November 28, 2014

Genealogy Inquiries That Get Results

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Get The Most From Your Posts

If there’s one thing I’ve learned from doing genealogical research it’s to be specific and precise.  Early on in my online genealogical pursuits I was a member of mailing lists and message boards.  At first, I just “lurked” on the list and boards to see what other people were saying and looking for, and I quickly found out that the best way to get quality replies was to use a certain format for my subject line.

As you can imagine, some people with little patience would get a bit angry with individuals who would post something like ” Need help with my genealogy“, or even the overused, “Genealogy inquiry“. That’s not the way to ask for and get help, believe me.

 

Name, Date, Location, Migration

  • A better example would be (without quotes) ” John Q Public b. 1850 Cumberland, KY”. That would be the bare minimum if indeed you have that information.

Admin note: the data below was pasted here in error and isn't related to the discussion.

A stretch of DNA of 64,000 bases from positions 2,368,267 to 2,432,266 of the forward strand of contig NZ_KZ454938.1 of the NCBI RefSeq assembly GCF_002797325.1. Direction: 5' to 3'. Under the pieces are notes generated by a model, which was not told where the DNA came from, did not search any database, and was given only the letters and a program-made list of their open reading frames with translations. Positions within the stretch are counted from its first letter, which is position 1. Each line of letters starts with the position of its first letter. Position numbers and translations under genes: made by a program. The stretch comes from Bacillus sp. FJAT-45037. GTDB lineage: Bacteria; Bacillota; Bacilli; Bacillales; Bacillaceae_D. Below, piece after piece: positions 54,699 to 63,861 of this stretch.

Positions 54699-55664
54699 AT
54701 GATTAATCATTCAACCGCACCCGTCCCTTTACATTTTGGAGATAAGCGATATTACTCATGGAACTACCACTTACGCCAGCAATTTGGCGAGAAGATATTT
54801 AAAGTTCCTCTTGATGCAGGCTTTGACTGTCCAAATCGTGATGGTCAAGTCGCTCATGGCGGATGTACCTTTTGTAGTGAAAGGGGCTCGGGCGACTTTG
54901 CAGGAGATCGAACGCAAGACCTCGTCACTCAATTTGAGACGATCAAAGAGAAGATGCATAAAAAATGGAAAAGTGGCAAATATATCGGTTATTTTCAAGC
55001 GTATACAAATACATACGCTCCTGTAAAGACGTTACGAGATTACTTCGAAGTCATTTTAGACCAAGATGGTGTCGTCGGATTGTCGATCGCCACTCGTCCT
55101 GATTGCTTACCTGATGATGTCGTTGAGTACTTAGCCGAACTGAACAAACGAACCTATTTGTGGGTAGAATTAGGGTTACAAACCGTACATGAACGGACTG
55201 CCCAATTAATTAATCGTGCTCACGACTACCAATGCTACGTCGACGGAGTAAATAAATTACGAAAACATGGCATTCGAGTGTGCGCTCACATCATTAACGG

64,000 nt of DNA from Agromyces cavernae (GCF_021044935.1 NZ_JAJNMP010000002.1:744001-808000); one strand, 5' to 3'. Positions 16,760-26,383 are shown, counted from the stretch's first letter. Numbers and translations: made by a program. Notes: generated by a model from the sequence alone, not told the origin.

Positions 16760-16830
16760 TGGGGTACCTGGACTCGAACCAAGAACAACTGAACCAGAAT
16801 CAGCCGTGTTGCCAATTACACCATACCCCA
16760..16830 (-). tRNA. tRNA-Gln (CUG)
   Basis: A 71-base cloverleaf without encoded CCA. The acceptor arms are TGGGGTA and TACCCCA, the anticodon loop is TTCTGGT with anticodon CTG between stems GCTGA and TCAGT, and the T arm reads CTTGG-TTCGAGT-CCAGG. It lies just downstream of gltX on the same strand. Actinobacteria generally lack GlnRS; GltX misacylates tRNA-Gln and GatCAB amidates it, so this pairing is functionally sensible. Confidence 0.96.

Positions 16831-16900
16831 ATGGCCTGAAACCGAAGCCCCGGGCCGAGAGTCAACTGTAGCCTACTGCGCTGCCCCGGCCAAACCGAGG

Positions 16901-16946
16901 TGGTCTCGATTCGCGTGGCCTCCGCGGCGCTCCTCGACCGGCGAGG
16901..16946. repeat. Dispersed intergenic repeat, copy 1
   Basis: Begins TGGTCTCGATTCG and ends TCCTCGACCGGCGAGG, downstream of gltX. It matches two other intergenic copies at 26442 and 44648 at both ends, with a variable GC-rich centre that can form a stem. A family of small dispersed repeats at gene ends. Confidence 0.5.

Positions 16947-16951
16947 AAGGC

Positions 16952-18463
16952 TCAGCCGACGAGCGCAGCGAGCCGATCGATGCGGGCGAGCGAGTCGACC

The whole idea is to save yourself and your mailing list time and confusion.

  • Now, there are other abbreviations that you should get familiar with such as the b. being for born, d. for died, m. for married, d/o for either “ditto” or “daughter of”. etc.
  • If you would like to show the migration pattern for a family surname then you might use carats like this: Smith: VA> KY> TN> MO. If you have the dates you can also include ballpark or specific years.

KISS it!

I can’t emphasize enough the KISS (keep it short and simple) method for the body of your inquiry.  No one wants to (or has time to), read your whole family tree, so keep to the subject at hand.  Give enough information to show your ancestry or descendancy, but not ten generations worth unless someone has specifically asked for it.

As my Mom would say, “Don’t keep us in suspenders“, give us the details!

Yates and Edgemon family members per the inscription on reverse. Taken in Roane County, TN, probably near Erie or Ten Mile. Photo belongs to Carol Yates Wilkerson – do not download without permission.

 

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